For some, the luster has worn off. Could be because you can't swing a dead cat without hitting a set of neon deep v's set on a frame from Urban. But those glory days of riding with your crew of like-minded dudes and chicks are ones to remember and cherish. 

Today, we highlight A. Rosenbluth, an awesome guy that hit the streets of Denver, CO hard as a messenger now grown out of his fixed gear days.

Cedar Cycling: When did you start riding a bike?

Aaron Rosenbluth: As a kid, I loved cruising the neighborhood on my Diamond Back mountain bike; I must have been about 6 years old.  I lost touch with riding for a very long time but the flame was rekindled when I moved to the city at 19 and found riding to be the cheapest and most efficient way to get around town.

CC: When did you get into the fixed gear world? 

AR: I discovered fixed gear (track) bikes in my early twenties.  I had been commuting to work on and ill fitting Nishiki 10-speed for a couple years.  At the time, Denver had a very small urban cycling community and I discovered a love for cycling and bicycle activism through this community.  Around the same time, I befriended a bicycle messenger, an amazing guy dubbed "Johnny Skidmark".  Having never seen or heard of a track bike, my mind was blown by the simplicity of the bike John rode and the interesting things he was able to do with it.  Also, as a design nerd, the clean, unfussy lines of his bike spoke to me.  The element of danger and the zen-like connection to my machine and surroundings was a huge draw as well.  A short time later, I found myself riding a track bike daily to pay rent and feed myself and what had been obsession became my lifestyle, family and meal ticket.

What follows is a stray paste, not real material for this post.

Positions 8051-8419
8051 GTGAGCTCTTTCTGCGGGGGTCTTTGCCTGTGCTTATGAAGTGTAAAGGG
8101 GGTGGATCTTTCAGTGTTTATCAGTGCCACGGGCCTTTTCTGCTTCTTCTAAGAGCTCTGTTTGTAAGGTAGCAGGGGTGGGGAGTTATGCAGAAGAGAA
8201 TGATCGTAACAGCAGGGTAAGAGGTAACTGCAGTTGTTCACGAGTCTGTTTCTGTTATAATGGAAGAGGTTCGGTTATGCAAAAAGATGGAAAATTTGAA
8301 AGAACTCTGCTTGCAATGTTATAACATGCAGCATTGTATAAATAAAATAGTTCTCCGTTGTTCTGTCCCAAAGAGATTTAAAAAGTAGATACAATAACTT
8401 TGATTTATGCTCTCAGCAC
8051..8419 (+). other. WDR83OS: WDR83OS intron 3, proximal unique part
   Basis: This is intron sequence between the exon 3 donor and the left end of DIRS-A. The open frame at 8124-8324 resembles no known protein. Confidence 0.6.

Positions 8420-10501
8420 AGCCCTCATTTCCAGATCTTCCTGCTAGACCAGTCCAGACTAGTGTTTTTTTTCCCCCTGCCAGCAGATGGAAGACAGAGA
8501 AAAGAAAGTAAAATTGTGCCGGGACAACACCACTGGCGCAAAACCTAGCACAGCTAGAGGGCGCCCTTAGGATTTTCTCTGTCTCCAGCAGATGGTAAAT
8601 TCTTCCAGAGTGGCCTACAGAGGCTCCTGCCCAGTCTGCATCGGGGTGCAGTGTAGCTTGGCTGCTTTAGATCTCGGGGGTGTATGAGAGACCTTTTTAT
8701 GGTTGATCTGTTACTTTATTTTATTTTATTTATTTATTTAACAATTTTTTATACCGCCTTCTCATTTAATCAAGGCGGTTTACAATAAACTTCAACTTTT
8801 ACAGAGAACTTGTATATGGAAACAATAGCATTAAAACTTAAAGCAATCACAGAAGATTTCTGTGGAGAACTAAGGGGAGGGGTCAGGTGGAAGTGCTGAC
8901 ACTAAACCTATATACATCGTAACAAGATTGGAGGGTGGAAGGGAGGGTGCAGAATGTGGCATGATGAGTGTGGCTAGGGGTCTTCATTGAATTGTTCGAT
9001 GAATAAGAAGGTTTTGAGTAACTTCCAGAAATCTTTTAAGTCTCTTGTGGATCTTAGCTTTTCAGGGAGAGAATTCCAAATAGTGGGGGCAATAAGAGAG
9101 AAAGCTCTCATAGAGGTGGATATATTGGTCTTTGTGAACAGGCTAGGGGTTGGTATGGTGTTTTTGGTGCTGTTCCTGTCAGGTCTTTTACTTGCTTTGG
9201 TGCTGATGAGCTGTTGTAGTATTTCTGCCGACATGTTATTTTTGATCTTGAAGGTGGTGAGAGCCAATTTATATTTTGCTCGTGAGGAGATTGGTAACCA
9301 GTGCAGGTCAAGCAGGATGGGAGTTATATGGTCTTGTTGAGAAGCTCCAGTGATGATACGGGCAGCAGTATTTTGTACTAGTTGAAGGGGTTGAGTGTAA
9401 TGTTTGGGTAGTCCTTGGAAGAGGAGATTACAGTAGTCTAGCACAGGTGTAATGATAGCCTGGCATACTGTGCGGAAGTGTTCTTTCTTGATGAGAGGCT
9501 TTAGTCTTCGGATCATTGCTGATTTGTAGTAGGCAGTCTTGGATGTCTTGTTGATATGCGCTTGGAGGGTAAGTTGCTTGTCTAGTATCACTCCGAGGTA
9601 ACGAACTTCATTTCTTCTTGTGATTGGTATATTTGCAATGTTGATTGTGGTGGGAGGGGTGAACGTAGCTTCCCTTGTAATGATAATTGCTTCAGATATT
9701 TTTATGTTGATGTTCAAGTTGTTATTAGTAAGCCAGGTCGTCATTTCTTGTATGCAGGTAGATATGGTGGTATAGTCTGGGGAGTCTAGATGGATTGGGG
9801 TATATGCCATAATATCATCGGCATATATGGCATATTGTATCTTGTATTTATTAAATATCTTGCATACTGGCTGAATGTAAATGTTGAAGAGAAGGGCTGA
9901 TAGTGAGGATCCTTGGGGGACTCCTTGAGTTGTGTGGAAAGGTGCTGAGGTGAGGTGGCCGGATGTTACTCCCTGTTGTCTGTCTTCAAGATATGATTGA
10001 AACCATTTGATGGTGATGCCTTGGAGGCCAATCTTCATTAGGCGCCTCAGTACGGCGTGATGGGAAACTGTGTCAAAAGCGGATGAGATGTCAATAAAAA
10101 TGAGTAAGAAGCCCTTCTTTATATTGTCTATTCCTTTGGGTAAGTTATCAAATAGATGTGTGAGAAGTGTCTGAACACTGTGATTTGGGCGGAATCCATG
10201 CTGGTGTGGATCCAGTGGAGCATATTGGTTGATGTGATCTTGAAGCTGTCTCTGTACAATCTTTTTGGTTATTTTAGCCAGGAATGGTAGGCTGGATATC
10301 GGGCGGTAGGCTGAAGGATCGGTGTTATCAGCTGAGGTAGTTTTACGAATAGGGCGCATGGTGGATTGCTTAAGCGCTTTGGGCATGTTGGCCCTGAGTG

CC: What was your first fixed gear? 

AR: My first fixed was a Giordana track bike outfitted with vintage Campagnolo Record Pista components, purchased at the Velo-Swap for a whopping $300 (they were a lot cheaper back then).  The best fixed I ever owned was a Samson NJS track bike I spent way too much time and money outfitting.  The bike was beautiful and its build (full Suntour Superbe Pro NJS) was perfect.

CC: When did you decide to upgrade to a bike with gears? 

AR: I wouldn't neccessarily call it an upgrade, I had always owned a geared bike; I became more interested in road cycling after getting away from the messenger "scene" and realizing the limitations of the track bike. We've got an endless variety of riding to be done in Colorado and you need the right tool for the job.

CC: What are you currently riding?

AR: I'm putting quite a few miles on a 10 year old Cannondale (American made) built with Ultegra.  While not the most exciting bike, it gets the job done until I can afford what I'd really like to own (I'm doing my best to save for a frame from Boulder based frame builder Mosaic). I do most of my commuting on a Bridgestone Anchor track bike; I'll always have love for the fixed gear.

CC: If you could ride anywhere in the world, where would you go?

AR: I've got an old messenger friend who leads bicycle tours of Italy, I'd love to plan a trip one day.


All bikes featured here are Aaron's and have been used with permission. 

Aaron lookin all casual and rad

Aaron is a good friend and an amazing Design Associate at Room & Board. Aside from work and riding, he takes some really fantastic pictures on the Instant-of-Grams under the handle @ASRosenbluth and Tweets from time to time by the same alias